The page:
Camp Cuisine

Camp Cuisine - Camping Recipes

Inspire your inner camp chef with recipes for camping trips.  It doesn’t matter if it’s shared around a campfire, cooked in your RV's gourmet kitchen, or take-out from the local deli, food just tastes better on a camping vacation!
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Naturally Delicious Wild Rice

Despite its name, wild rice isn't actually rice. It's part of the genus Zizania, a collection of wild grasses that grown in marshes, shallow lakes, and slow-moving streams all across middle America and Canada. In fact, you can find wild rice growing in such varied areas as Minnesota, Texas, Manitoba, and all regions in between.

In Minnesota, wild rice is harvested in the traditional way by the Ojibwe, by canoeing into wild rice stands and gently knocking the ripe seed heads into the canoe. It's critical that wild rice be harvested by hand, because the seeds that land outside the canoe sink to the bottom of the lake, germinate, and grow up to be next year's crop.

Wild Rice Fun Facts
Wild rice and maize (corn) are the only grains that are native to North America. This cereal is high in protein and dietary fiber, and it's naturally low in fat. Wild rice makes a delicious‚and colorful‚ addition to casseroles, stews, pilafs, and Thanksgiving stuffing dishes. offers up 2 great wild rice recipes this month. Try Cashew Wild Rice or Wild Rice with Rosemary and Almond Stuffing.

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Truly American Foods

If you enjoy thinking about the first Thanksgiving and the foods the pilgrims and Native Americans might have put on the table, you might also like incorporating more of our native foods into your cuisine year-round. Many of the world's best ingredients come from North America, from herbs and flavorings to staples like corn, potatoes, and chiles. For your next dinner party, why not see if you can put together a meal that's completely native to our shores?

Food Staples
When European explorers first reached the shores of North America, they were excited to sample our local foods and take them back to their kings and queens at home. They returned to Europe with holds full of plants, bringing potatoes, corn (then called maize), tomatoes, peanuts, and avocados. While these foods met with mixed receptions in the European courts, it's easy to see that they caught on in time and became staples in European cooking.

A few hundred years later, Ireland was so exclusively planted with potatoes that when a blight struck, it caused a massive famine. European colonists took our warm-weather crops with them to their colonies in Africa, Asia, and the Caribbean, where peanuts, hot peppers, papayas, onions, and tomatoes became so much a part of the cuisine and diet, locals would be shocked to hear that their distant ancestors had never tried these foods.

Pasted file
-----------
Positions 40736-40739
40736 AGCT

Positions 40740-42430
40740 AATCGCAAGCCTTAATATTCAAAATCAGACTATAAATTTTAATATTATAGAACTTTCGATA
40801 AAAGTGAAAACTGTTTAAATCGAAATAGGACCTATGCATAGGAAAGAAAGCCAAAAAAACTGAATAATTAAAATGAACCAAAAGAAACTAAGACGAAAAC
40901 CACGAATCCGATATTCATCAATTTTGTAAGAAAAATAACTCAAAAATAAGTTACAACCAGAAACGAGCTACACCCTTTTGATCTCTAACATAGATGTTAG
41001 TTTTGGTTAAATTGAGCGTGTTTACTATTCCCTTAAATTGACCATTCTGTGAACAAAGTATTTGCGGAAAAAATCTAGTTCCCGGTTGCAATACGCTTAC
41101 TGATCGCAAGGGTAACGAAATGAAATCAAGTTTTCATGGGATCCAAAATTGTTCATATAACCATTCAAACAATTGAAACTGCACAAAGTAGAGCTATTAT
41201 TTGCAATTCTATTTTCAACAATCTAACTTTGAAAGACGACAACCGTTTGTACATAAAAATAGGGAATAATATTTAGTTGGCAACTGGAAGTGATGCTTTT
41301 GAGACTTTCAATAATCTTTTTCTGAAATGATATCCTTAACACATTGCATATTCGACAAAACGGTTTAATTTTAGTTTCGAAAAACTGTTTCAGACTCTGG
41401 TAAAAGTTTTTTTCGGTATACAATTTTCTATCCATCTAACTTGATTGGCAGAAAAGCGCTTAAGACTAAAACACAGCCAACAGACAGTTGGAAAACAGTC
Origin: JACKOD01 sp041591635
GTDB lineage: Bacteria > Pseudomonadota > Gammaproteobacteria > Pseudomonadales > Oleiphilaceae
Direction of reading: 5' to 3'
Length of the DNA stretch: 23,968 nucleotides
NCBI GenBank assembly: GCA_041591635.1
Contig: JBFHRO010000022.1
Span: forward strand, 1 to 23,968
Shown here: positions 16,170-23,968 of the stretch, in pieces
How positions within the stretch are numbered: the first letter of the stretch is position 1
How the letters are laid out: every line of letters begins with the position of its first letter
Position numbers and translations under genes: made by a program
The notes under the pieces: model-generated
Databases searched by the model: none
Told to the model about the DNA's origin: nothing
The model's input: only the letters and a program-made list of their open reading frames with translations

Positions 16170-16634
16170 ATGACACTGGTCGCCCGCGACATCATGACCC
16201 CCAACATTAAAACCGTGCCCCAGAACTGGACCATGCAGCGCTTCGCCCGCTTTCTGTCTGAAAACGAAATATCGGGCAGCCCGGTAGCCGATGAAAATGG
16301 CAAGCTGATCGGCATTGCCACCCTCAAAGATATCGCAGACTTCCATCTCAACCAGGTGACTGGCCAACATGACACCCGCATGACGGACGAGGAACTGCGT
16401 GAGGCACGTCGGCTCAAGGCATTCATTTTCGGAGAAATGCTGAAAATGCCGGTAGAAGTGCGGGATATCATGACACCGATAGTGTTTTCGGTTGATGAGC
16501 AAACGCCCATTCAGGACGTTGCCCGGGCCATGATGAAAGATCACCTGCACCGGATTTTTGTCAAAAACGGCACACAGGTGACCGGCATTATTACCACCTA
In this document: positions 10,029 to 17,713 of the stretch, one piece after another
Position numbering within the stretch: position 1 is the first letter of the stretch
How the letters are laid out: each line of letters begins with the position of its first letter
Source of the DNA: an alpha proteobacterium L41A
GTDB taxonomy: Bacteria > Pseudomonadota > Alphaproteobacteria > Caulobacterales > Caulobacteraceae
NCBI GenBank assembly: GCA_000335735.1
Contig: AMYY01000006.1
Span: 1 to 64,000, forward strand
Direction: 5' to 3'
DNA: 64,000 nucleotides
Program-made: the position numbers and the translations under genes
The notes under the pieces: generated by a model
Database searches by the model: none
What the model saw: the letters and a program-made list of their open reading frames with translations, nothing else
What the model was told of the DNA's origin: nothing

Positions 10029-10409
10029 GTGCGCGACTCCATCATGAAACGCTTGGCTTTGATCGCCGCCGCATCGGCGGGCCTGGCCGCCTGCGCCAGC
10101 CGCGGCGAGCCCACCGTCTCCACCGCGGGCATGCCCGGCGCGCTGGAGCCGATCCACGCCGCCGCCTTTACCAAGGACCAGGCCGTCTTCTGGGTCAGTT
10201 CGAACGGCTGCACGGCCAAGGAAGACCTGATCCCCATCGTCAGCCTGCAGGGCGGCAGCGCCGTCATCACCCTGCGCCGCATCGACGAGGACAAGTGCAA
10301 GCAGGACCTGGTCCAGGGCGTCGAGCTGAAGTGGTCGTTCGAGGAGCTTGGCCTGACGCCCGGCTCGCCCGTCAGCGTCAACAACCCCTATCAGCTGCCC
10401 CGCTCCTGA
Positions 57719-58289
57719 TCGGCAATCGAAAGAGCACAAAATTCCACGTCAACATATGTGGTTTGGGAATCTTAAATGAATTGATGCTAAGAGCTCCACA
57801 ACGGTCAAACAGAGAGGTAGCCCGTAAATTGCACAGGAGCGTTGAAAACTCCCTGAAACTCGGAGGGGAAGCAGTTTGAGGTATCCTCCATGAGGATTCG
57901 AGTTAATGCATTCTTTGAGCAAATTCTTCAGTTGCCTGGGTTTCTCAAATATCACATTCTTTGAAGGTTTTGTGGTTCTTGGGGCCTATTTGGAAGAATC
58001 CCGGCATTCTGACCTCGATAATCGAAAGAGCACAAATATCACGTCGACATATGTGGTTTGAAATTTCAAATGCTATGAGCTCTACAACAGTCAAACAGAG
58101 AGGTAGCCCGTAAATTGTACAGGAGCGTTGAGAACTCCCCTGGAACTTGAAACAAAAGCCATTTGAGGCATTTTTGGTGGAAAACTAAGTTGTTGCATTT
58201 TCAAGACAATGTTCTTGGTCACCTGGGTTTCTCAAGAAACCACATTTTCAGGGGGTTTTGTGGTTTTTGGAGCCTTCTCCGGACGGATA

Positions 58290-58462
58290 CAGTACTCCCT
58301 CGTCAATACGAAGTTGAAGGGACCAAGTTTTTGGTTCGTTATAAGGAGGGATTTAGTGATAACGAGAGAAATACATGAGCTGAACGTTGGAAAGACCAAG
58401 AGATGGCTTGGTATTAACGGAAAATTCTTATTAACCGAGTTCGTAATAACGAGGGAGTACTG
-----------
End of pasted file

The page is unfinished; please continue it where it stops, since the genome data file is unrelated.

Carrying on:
Read more about native foods and find recipes for a "native" American Thanksgiving feast on

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Rich and Hearty, Mild or Spicy - Chili

The origin of chili is a matter of great debate and there are many out there that have attempted to chronicle the history. For me it's not so much about where it came from or when, it's about what I will put into my next pot. Many lay claims to originating the stew we now know as chili. There seems to be no doubt that chili was a staple during times when meat was in short supply and the cook’s creativity was challenged. That challenge is alive an well today.

Many states in this great land claim to have the best Chili. Texas, New Mexico, California, Cincinnati, Ohio, and even Mexico, would have you believe that they are the originators of authentic Chili and home to the best bowl. As the controversy rages on Chili cook-offs are held every year in ever corner of America. And every Chili cook knows that his or her secret recipe is - really the best. Attend any chili cook-off and I'm sure you'll agree - they are all good.

There are similarities to all the recipes - a combination of meat, beans, chili peppers - but it's the combination, the type of meat, the type of beans, the type of chilies and the spice combination, spicy or mild or somewhere in between that set off the differences - making chili one the home cooks all time favorite dishes. Many experiment with each batch - no batch being quite the same (I fall into that category), while others follow exacting recipes many perfected over generations.

Regardless of which camp you fall into there is no arguing that a steaming, hot bowl of chili with your favorite toppings is comfort in a bowl - just the thing to warm the body and boost the spirit on cold evenings.

So whether you make it spicy, mild, or somewhere in between, you can tailor your pot of chili to your particular tastes. Experiment and make something incredible!

Recipes offers up some great chili recipes this month. Try Black Bean Chocolate Chicken Chili, Dutch Oven Chili, Vegetarian Chili or Hot and Spicy Chili.

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